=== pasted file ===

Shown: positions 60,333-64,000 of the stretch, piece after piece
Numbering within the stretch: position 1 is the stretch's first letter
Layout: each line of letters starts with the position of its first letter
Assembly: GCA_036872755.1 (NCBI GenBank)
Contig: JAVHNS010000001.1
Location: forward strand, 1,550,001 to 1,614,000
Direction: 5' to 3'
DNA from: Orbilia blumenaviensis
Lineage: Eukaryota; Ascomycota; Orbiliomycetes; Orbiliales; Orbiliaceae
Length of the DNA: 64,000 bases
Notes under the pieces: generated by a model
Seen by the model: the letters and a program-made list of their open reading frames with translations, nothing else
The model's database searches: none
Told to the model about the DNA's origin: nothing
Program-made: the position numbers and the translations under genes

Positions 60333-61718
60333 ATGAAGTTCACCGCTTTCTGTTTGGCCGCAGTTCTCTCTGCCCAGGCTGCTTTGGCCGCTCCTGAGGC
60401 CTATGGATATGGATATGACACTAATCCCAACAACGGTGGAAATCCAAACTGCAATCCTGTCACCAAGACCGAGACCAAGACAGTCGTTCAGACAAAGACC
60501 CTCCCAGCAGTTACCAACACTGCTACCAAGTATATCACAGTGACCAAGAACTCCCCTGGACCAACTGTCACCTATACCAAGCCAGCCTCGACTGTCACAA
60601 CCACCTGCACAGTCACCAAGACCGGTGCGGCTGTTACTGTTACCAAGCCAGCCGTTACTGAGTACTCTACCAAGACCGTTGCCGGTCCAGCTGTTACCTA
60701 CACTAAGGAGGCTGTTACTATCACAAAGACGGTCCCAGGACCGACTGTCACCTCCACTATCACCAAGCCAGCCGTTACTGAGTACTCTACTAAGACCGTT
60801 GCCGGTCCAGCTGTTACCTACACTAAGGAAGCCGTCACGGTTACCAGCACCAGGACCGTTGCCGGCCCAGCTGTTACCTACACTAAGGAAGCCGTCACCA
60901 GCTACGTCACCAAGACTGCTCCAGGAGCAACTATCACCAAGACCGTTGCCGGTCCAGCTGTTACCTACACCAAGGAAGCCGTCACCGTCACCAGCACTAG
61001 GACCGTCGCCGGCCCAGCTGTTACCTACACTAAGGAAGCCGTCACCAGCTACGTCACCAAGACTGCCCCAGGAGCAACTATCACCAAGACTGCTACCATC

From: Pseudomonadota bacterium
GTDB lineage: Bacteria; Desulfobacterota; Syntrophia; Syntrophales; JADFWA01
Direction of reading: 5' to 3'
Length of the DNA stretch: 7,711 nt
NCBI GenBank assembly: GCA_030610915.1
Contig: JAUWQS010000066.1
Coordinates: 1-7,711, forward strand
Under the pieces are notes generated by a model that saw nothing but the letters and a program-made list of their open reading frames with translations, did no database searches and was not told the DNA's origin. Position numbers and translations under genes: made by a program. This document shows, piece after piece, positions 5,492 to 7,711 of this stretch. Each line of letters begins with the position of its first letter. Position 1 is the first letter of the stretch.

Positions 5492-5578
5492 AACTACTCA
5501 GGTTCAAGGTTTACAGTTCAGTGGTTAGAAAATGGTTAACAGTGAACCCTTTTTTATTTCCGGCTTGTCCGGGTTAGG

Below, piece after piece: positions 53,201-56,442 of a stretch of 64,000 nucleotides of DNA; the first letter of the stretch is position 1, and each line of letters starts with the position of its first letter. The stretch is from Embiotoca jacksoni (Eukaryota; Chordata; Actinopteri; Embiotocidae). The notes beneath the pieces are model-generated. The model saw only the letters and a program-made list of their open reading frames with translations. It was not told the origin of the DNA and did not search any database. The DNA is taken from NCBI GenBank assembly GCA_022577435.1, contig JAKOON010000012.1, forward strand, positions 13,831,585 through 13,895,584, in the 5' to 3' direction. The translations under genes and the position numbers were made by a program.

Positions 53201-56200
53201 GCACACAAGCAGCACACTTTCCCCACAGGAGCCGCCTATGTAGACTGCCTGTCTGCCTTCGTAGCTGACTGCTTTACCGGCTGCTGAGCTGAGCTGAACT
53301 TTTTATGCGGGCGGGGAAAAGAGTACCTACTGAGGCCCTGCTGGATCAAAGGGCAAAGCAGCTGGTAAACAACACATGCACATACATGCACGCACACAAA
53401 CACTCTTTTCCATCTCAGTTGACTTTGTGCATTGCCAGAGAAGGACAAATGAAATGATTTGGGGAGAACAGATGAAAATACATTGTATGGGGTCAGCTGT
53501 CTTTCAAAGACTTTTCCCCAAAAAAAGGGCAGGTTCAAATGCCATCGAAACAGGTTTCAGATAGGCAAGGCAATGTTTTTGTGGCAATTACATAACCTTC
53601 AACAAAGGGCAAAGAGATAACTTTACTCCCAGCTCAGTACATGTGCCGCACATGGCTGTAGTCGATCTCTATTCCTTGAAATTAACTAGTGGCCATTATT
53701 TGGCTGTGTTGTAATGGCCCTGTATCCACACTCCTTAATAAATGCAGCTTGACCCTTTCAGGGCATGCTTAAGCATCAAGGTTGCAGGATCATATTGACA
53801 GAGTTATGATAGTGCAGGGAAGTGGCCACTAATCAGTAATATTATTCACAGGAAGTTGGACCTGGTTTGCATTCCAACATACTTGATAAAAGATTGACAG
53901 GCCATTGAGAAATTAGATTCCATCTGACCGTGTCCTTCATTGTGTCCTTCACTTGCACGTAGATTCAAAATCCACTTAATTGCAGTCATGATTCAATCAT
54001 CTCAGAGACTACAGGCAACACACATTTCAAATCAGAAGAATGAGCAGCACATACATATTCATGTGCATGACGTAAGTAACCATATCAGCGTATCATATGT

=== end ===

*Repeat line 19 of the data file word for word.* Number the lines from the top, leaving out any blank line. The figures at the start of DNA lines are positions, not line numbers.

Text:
60501 CTCCCAGCAGTTACCAACACTGCTACCAAGTATATCACAGTGACCAAGAACTCCCCTGGACCAACTGTCACCTATACCAAGCCAGCCTCGACTGTCACAA